As you entered the farm track you joined the Monarch's Way Long distance footpath. This path (615 miles) traces the route taken by King Charles II after his defeat by Oliver Cromwell at the battle of Worcester in 1651. It goes from Worcester via Bromsgrove, Bristol and Yeovil to Brighton where the King made his escape to France

The path enters Bromsgrove along Stoke Road, Charford Road and Worcester Road. The King is believed to have stayed the night at Ye Olde Black Cross public house near Hanover Street It then continues out through Dodford and Fairfield.
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Carry on walking past the farm and take the track straight ahead leaving the hard standing
SO9776 : Monarch's Way Path leaving Lizzies Farm by Roy Hughes

Almost immediately, turn left into a small copse to walk alongside the farm barn. The path has way-marks on the trees to direct you.
SO9776 : Monarch's Way path entering copse near Lizzies Farm by Roy Hughes

Emerge at the bottom of the copse and cross over a stile into the field TAKE CARE the bottom step of the stile may still be loose and wobbly
SO9776 : Monarch's Way path leaving copse near Lizzies Farm by Roy Hughes

Turn right and Follow the path through the field. Pass under the M5 Motorway by means of the conveniently located tunnel
SO9676 : Monarch's Way Path passing under M5 Motorway near junction 4 by Roy Hughes

Follow the path across the field and over the stile on to the (usually) busy A491 road. The fingerpost sign points the way to Wildmore Lane opposite.
SO9675 : Monarch's Way fingerpost on A491 near Junction 4 of M5 Motorway by Roy Hughes

Walk up Wildmore Lane and continue the walk along the Monarch's Way to the junction with Top Lane. At this point the Monarch's Way leaves the route as it veers off over fields through Fairfield and back to Bromsgrove.
SO9675 : Wildmoor Lane and Top Road Junction by Roy Hughes

Carry on along Wildmore Lane for a short distance before turning left up a footpath that is initially a farm track. Head for the stile by the farm building and cross this into a field with a hedge on the left hand side.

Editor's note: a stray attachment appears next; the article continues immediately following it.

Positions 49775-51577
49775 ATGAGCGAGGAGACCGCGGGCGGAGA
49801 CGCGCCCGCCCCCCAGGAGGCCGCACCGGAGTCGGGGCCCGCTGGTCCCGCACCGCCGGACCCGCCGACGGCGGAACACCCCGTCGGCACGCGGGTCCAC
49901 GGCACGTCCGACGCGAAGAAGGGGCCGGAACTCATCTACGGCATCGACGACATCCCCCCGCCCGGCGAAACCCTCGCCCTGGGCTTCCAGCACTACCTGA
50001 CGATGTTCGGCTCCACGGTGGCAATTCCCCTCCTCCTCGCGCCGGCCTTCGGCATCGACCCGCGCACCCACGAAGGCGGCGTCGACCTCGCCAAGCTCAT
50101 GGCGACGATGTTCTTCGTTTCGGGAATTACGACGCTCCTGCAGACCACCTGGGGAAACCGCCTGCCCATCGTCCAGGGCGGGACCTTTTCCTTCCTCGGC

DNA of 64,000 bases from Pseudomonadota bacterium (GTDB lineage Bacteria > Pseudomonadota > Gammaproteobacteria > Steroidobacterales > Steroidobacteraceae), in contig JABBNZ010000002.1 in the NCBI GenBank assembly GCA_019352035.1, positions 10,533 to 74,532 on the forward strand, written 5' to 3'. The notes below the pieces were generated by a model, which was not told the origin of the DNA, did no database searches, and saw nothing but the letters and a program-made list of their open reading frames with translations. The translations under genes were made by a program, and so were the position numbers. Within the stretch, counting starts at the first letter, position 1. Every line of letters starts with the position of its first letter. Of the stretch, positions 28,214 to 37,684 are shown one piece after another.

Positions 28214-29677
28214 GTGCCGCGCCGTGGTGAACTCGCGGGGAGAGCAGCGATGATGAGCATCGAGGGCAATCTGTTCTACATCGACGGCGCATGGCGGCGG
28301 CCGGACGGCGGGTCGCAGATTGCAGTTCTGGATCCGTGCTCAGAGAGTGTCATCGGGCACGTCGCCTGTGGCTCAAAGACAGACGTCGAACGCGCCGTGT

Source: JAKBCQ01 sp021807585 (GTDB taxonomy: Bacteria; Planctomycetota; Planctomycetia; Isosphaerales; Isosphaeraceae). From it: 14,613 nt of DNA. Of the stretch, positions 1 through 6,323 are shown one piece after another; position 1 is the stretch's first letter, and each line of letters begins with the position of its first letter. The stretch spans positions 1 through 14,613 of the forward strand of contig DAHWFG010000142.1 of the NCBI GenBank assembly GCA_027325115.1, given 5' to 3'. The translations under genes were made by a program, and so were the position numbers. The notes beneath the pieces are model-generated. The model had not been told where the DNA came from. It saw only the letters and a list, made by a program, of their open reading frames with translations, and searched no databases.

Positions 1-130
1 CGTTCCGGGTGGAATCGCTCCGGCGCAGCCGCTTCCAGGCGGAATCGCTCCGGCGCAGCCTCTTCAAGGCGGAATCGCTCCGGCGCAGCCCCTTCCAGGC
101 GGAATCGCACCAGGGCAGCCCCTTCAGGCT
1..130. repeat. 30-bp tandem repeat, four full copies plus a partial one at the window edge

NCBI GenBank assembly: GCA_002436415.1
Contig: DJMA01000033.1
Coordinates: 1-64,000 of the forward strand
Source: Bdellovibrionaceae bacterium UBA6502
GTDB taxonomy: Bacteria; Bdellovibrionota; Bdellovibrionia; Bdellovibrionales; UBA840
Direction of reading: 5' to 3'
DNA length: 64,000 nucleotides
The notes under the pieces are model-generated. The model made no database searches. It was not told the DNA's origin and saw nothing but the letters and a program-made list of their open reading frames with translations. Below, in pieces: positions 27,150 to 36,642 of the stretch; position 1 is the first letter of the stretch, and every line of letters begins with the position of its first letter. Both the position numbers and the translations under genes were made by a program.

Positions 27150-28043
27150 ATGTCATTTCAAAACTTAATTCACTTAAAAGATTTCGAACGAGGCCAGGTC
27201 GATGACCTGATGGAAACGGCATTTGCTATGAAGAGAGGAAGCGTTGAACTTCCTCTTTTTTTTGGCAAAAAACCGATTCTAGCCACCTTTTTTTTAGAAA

SO9675 : Path leading off Wildmore Lane by Roy Hughes SO9675 : Stile on path leading off Wildmore Lane by Roy Hughes

Follow the path up the field, turning sharp right at the top which leads to another stile
SO9675 : Stile on footpath leading towards M5 Motorway crossing by Roy Hughes

Cross the stile and follow the path along a very pleasant row of trees before walking past a view of the local sand and gravel workings on the left.
SO9675 : Line of trees on footpath leading towards M5 Motorway crossing by Roy Hughes SO9675 : Digging for sand near M5 at Lydiate Ash by Roy Hughes

Continue to follow the hedge to reach another stile
SO9675 : Stile leaving field to continue path alongside M5 Motiorway by Roy Hughes

Cross the stile and follow the path alongside the M5 and cross the Motorway by the footbridge
SO9675 : Footpath alongside M5 Motorway south of Junction 4 by Roy Hughes SO9675 : Footbridge over M5 Motorway just south of Junction 4 by Roy Hughes


Walk past the Christmas tree farm to Woodrow Lane
SO9674 : Footpath looking back to Woodrow Lane, Lydiate Ash by Roy Hughes

Turn left at Woodrow Lane to return by your outward route, or you can take a slightly longer (fully paved) way back to Tesco's. For this route, turn right as you reach Woodrow Lane and walk down past Catshill Village Surgery until you reach Green Lane. Turn left here and then left at Golden Cross Lane. Cross over the A38 into Braces Lane and walk past the playing field to arrive back at your starting point.

KML